If you like the idea of using built-in sound with your Rift but prefer earbuds, this is the accessory for you.

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Bose QC35 (Series II) headphones

Bose QC35 (Series II) headphones

The nature of the built-in Rift headphones means you can remove them entirely and use your own solution. Instead of adding extra cables to contend with, Bluetooth headphones are a serious option. It's no secret how great Bose headphones are, and their QC35 Series II model (about $350) is no exception. iMore's Serenity Caldwell, in her review called the Series I "the best pair of wireless headphones" she's ever used.

What's different? There's now an adjustment for noise canceling built right into the headphones, plus there's a button for quick access to your digital assistant, whether Siri or Google Assistant. The battery in wireless mode still lasts upwards of 20 hours, they will cancel all noise around you, and the sound is classic Bose. These over-ear headphones are super comfortable for extended Rift sessions — you'll hardly notice they're there.

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Oculus Rift VR Cover

Oculus Rift VR Cover

You know the foam padding around the Rift's display? It can get uncomfortable over extended periods of play, especially after it absorbs sweat. The company VR Cover likens their product to a pillow case. It's 100% cotton, it fits over the foam padding on your Rift, and it will keep oils and dirt from seeping into the foam where it will stay forever. You can remove the cover, wash it, and replace it, all very easily.

Your field of view won't take a hit at all thanks to the cover's design, so all you'll notice is how comfortable this thing feels. The package only costs about $19, and you actually get two covers.

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MDW retractable cable management

MDW retractable cable management

Sick of tripping on the cable running from the Oculus Rift to your PC? For about $26, you can grab a six-pack of retractable cables that adhere to the ceiling. The Rift's cable runs through a carabiner for quick detachment, giving you a temporary or permanent solution.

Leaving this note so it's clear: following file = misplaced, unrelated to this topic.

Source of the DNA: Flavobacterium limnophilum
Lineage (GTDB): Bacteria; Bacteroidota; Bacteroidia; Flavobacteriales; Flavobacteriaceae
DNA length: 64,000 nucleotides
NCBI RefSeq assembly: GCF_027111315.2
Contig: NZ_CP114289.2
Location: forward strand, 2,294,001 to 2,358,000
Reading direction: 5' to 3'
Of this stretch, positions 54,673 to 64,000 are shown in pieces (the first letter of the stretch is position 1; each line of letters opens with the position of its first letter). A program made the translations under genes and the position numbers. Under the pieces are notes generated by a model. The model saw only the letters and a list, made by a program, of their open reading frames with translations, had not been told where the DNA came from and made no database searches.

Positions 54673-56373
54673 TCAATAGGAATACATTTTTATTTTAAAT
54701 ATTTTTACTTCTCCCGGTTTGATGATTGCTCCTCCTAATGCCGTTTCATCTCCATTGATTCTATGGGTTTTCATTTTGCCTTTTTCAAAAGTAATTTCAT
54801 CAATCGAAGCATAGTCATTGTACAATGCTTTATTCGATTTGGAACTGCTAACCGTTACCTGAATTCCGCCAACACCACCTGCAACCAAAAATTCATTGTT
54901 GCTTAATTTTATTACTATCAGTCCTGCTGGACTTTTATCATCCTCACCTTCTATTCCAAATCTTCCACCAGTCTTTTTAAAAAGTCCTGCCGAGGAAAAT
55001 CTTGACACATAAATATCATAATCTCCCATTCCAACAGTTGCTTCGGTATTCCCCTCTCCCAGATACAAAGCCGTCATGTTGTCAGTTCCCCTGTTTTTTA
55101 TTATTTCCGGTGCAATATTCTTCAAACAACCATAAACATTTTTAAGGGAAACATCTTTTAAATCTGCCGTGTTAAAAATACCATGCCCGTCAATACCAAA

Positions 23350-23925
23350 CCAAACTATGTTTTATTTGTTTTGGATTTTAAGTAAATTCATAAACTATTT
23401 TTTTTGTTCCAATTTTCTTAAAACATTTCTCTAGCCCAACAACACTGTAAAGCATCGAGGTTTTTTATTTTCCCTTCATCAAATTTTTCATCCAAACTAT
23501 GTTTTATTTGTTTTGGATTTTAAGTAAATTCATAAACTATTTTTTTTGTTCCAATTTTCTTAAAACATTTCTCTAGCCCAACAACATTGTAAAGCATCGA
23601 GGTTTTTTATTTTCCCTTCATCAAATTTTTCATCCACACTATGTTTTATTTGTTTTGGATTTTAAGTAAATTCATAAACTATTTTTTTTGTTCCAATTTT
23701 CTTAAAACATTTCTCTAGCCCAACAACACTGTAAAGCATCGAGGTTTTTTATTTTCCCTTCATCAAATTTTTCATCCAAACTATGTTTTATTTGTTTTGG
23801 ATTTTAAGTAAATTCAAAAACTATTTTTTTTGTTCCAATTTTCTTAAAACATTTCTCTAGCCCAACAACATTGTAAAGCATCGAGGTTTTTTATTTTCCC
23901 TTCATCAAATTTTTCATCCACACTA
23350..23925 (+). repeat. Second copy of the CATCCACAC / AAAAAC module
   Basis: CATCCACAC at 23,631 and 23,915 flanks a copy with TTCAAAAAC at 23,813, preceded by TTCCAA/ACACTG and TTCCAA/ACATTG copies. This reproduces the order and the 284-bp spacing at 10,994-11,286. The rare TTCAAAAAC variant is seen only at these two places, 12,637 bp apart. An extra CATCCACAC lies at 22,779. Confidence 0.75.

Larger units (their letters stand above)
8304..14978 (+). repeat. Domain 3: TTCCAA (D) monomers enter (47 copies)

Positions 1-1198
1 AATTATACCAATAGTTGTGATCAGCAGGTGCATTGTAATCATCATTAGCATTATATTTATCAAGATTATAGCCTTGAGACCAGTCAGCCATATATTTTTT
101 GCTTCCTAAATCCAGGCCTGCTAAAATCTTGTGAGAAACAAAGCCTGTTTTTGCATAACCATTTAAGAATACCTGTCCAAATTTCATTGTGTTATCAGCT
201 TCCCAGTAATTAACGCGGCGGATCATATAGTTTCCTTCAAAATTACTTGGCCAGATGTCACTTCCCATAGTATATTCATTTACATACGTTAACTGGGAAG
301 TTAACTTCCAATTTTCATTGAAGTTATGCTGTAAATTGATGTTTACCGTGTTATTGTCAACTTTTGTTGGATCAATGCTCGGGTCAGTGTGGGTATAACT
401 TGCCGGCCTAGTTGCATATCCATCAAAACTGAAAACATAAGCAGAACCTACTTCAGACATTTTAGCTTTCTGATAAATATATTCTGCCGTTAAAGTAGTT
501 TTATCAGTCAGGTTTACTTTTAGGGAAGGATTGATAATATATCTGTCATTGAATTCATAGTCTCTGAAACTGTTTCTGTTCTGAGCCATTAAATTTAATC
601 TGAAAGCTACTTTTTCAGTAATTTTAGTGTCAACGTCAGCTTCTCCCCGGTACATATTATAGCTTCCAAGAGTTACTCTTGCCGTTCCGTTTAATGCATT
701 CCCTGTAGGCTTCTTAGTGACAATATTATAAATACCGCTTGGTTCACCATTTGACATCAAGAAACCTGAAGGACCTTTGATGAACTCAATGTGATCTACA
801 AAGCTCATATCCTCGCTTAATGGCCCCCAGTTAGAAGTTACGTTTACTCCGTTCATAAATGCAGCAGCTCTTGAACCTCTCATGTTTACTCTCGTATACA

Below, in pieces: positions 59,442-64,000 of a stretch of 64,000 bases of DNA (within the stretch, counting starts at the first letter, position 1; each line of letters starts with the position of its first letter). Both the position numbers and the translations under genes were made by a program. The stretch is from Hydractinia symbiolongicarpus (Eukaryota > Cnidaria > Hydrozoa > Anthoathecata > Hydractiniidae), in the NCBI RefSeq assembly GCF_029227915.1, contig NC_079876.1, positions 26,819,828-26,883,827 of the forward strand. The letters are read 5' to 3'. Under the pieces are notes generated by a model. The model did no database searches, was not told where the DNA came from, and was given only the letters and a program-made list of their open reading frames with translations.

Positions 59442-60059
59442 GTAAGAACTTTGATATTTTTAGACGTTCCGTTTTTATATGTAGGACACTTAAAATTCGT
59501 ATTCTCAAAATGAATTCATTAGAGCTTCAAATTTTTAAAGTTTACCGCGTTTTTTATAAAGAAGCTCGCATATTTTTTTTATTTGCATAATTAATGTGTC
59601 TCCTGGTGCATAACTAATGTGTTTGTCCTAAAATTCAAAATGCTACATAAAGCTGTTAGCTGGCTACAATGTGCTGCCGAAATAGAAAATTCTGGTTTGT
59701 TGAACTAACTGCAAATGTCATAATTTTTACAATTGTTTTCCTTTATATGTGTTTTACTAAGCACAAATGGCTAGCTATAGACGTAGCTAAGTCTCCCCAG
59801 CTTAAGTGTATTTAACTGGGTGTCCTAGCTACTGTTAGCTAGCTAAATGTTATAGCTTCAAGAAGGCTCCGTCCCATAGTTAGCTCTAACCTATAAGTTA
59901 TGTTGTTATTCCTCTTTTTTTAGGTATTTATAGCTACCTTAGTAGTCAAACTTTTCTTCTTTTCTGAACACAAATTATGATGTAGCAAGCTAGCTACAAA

It won't take long to set up, and as long as you have the appropriate extension cables, you should be living in an amazing room-scale VR world.

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Subpac M2X

Subpac M2X

The Subpac M2X (about $349) attempts to give you a full-body experience when listening to music or playing action games by essentially giving you the sensation of strapping a subwoofer to your back. Wearing it while listening to music should give you the sensation of being at a live show, and wearing it while playing in VR should add another level of immersion and give you the sensation of actually being on the battlefield or on the racetrack.

You will feel every gunshot, every explosion, and every cinematic swell in the music as you play through your favourite games, letting you experience them in ways you've only dreamt possible. On top of providing a unique new dimension to your gaming, it also looks pretty badass as far as gaming accessories go.

No one needs the Subpac to have a great time gaming with their Oculus Rift, but damned if it isn't one of the coolest gaming accessories available.

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Virtuix VR Boom

Virtuix VR boom

Virtuix, creators of the commercially-available VR treadmill, have also created a boom that will free you from cable-entanglement, which is even more pressing when using a room-scale Rift setup.

The VR boom (about $149) has the necessary cables to connect your head-mounted display, and a retractable mechanism keeps the cables at just the right length. It all folds down into a small footprint for easier storage and even has a hook on it from which you can hang your Rift. If what the Rift's cables look like after a bout of regular Robo Recall is any indication of what room-scale is like, this boom will be a sound investment.

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What would you include in your dream Oculus Rift setup?

Are there any must-have accessories for your Oculus Rift that didn't make our list? Let us know in the comments below!

Updated November 3, 2017: We've refreshed this list with some new items to ensure you're still getting the absolute best accessories for your Rift.